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Wage Act Lawsuit Against Corporation and Subsidiary Can Proceed

Published:  November 20, 2017

A Massachusetts Superior Court Judge recently allowed a lawsuit filed by a former employee against his former employer to proceed.  The lawsuit is based upon allegations of failure to pay wages under the Massachusetts Wage Act.  The Plaintiff was an employee of a car dealership, and filed suit against both the corporate entity that operated the car dealership and its parent corporation.  The parent corporation owns several subsidiary corporations, including the subject car dealership.  The parent corporation filed a motion to dismiss the lawsuit, arguing that the Plaintiff was the employee of the car dealership, which is a separate corporation, and, therefore, the parent corporation could be not held liable as an employer under the Wage Act.  The Judge denied the motion to dismiss filed by the parent corporation, reasoning that the definition of “employer” under the Wage Act is a fact intensive inquiry and that there were too many factual issues present to dismiss the case.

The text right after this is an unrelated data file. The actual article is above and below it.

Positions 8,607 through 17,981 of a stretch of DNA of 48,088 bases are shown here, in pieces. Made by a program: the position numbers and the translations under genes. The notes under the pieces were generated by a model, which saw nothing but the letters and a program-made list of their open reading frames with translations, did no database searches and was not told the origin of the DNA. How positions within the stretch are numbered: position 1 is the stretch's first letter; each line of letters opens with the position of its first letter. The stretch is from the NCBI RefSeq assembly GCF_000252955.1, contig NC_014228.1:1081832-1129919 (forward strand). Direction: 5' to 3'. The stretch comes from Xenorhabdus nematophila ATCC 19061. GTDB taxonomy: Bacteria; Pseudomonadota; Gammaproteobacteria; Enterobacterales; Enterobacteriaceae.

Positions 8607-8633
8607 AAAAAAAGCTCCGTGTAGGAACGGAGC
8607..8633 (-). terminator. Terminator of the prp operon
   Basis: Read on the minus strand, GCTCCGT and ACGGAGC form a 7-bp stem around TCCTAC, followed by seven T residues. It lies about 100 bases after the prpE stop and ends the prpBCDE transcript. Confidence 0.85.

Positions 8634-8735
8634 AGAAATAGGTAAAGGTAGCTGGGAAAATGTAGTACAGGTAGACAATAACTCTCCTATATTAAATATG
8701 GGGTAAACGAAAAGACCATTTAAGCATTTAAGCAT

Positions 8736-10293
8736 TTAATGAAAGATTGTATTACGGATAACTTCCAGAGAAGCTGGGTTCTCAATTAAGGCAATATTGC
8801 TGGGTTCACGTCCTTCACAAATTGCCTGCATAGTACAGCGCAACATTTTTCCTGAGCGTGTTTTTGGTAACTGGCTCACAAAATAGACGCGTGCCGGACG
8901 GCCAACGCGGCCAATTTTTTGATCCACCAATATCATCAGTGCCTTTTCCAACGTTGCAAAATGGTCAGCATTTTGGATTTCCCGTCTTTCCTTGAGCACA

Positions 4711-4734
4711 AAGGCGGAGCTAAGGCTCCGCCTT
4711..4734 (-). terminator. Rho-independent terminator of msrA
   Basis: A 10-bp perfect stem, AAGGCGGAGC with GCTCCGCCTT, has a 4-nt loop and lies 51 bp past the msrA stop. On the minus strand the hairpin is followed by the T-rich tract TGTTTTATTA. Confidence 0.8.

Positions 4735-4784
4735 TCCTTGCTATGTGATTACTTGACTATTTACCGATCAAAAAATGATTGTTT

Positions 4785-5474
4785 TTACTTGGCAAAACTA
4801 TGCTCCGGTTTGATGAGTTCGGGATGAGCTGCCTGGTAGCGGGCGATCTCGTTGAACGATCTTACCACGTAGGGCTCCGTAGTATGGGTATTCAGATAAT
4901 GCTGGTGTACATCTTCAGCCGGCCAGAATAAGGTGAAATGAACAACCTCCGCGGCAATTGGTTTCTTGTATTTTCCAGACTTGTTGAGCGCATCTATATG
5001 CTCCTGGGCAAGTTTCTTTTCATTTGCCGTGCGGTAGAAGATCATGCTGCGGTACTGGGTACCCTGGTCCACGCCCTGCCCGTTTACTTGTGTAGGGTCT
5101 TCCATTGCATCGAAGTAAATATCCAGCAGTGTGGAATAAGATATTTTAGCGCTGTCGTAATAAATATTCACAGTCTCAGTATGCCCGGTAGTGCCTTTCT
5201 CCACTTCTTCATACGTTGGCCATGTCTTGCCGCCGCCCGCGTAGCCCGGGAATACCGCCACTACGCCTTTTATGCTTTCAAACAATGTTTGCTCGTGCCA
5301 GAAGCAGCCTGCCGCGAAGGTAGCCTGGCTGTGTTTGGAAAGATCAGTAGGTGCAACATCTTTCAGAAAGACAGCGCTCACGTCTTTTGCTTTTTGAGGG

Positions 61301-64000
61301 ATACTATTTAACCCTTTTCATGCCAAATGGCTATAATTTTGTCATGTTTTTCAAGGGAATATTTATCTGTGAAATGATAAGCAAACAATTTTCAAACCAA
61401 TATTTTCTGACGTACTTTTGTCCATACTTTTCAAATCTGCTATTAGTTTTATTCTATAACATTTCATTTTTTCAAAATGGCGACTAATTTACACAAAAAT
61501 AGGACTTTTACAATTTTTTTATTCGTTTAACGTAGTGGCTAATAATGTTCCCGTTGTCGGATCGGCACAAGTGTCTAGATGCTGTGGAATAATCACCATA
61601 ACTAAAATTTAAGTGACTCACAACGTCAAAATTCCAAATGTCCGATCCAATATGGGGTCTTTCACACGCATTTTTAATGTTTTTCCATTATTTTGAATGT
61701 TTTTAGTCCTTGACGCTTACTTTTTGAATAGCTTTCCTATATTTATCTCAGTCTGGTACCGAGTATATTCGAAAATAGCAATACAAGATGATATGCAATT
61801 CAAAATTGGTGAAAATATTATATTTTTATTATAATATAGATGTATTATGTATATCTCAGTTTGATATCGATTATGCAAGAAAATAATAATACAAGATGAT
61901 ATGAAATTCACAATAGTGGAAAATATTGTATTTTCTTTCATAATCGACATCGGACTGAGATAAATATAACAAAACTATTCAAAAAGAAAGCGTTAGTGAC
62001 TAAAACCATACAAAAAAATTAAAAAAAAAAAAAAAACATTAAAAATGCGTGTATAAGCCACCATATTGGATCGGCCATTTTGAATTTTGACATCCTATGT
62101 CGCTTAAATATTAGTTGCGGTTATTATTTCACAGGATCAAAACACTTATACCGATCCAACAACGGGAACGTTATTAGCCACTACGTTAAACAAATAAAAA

The corporate set-up utilized by the employer in this case, namely a parent corporation with several subsidiary corporations, is common.  One of the primary purposes of utilizing that corporate set-up is to limit liability.  Employers will therefore need to take note of this ruling.  While the ruling does not mean that the parent corporation is responsible for the employee’s claim, it provides notice that the courts will not necessarily dismiss such a claim based upon corporate structure and, instead, will look at the facts of each case to determine whether an entity is an “employer” under the Wage Act.

If you have any questions about the Massachusetts Wage Act, please contact the attorneys at Royal, P.C.

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